“It has its own voice, which comes from some place between the two of us,” says author, Oscar-nominated screenwriter and now lyricist Nick Hornby of Lonely Avenue, his unique, words-and-music collaboration with Ben Folds. Singer-songwriter-pianist Folds puts it more bluntly: “I felt like I’d found something rare on Ebay or something. Nick should have done it before but it’s his first big effort and I feel like I really scored here.”
Hornby first attracted the attention of music fans – and artists like Folds – with his brilliant, bittersweet 1995 novel High Fidelity, about an obsessive record collector's crumbling personal life that was translated into a cult classic film starring John Cusack and even a stage musical. Hornby has been an admirer since attending Folds' first UK shows. In fact, Hornby devoted an entire essay in his 2002 collection of music-themed short pieces, 31 Songs, to Folds, praising the "sophisticated simplicity" of Folds' writing.
The London-based Hornby supplied the words for Lonely Avenue, a project sparked by the long-distance friendship that developed after Hornby published 31 Songs. Nashville resident Folds then set Hornby's lyrics to music in the vintage, orchestra-sized studio he'd rescued from oblivion and has been working in for the last ten years. The hero of High Fidelity would have approved: Folds conceived the album as a vinyl release and recorded everything live in analogue to two-inch tape, finally mastering the disc at Abbey Road.
Joining Folds in the studio at various points were his own band, a string section, and legendary arranger Paul Buckmaster, who, as Folds describes him, is "The person who makes you feel the goose bumps at the chorus and you don't know why." [Those are Buckmaster's string charts, for example, on Elton John's ‘Tiny Dancer’ and The Rolling Stones' ‘Moonlight Mile’.]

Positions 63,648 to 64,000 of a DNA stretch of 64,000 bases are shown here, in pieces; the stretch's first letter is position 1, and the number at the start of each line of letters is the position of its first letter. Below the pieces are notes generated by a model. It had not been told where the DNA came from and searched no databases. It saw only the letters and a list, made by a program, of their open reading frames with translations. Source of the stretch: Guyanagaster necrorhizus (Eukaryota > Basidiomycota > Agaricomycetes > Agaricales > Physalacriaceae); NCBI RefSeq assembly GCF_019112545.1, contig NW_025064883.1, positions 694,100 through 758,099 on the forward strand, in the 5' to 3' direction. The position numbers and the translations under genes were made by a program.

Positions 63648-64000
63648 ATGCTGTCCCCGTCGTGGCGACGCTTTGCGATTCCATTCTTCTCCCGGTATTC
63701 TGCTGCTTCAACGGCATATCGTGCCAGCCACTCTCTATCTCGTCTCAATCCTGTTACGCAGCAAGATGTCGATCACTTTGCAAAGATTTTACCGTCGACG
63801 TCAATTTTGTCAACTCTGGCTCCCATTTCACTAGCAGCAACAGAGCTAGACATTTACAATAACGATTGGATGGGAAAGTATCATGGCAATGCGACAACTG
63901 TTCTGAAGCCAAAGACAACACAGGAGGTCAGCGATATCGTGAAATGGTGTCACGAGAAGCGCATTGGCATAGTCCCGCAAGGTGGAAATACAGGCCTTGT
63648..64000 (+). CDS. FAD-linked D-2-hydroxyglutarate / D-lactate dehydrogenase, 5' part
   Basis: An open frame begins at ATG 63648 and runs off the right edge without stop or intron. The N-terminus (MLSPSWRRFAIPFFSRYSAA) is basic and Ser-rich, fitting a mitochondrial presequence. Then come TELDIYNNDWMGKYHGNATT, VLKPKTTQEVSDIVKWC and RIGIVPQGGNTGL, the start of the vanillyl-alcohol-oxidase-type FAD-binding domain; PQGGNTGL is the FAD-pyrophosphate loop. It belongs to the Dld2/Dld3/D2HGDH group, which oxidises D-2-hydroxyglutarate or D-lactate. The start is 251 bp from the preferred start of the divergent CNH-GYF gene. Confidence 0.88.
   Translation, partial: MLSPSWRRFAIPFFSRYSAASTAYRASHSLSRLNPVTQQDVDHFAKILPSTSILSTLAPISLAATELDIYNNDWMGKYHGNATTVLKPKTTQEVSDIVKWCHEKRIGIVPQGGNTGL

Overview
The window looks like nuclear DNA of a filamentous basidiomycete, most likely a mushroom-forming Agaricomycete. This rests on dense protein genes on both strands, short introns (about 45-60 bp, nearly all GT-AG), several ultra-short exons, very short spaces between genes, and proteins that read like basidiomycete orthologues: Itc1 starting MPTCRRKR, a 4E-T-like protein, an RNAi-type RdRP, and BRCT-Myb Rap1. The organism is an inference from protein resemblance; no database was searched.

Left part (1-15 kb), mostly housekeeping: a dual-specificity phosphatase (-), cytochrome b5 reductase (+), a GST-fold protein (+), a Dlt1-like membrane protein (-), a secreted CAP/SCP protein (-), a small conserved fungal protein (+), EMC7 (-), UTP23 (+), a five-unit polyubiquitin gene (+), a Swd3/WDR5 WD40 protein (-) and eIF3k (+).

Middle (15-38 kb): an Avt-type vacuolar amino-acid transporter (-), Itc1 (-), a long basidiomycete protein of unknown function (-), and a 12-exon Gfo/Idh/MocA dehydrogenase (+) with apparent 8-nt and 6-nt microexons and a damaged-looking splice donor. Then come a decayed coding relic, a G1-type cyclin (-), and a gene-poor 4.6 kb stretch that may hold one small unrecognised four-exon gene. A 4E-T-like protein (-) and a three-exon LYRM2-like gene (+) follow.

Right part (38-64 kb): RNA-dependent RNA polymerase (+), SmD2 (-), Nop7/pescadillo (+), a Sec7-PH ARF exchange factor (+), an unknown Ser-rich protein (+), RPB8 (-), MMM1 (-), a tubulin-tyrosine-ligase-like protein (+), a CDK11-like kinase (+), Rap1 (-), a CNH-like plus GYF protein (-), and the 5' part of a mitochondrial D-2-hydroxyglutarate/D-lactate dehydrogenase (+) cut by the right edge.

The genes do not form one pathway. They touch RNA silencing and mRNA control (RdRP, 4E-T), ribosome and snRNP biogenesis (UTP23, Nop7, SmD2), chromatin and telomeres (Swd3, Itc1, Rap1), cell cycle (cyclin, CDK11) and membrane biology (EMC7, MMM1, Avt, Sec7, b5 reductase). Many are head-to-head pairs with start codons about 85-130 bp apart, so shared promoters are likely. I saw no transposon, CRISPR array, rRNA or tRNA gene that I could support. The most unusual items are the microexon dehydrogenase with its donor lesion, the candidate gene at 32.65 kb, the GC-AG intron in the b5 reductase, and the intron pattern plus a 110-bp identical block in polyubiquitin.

Lonely Avenue offers equal measures of humour and pathos in often deceptively cheerful songs. Folds literally gives voice to Hornby's endearingly mixed up, lovelorn characters, who come across as sympathetic even at their most hapless. An aging pop singer has to endlessly and agonizingly reprise his one hit, a paean to a woman he left years ago, to the fans who still attend his shows (‘Belinda’). A mother deliberately avoids a stunning view of New Years Eve fireworks as she ministers to her seriously ill child in a London hospital (‘Picture Window’). Hornby reconstructs the world of crippled, Brill Building-era songwriter Doc Pomus circa 1962 (‘Doc Pomus’), and imagines, with unexpected tenderness, the moment when Alaskan teenager Levi Johnston discovered he'd impregnated the newly announced vice-presidential candidate's daughter, Bristol Palin (‘Levi Johnston's Blues’).
The result is an 11-song set that's as playful as it is soul-stirring, and more than a little magical. Says Folds, "With some albums the comet goes by and you grab it while it's passing and everything you do has some comet dust on it. This is one of those albums."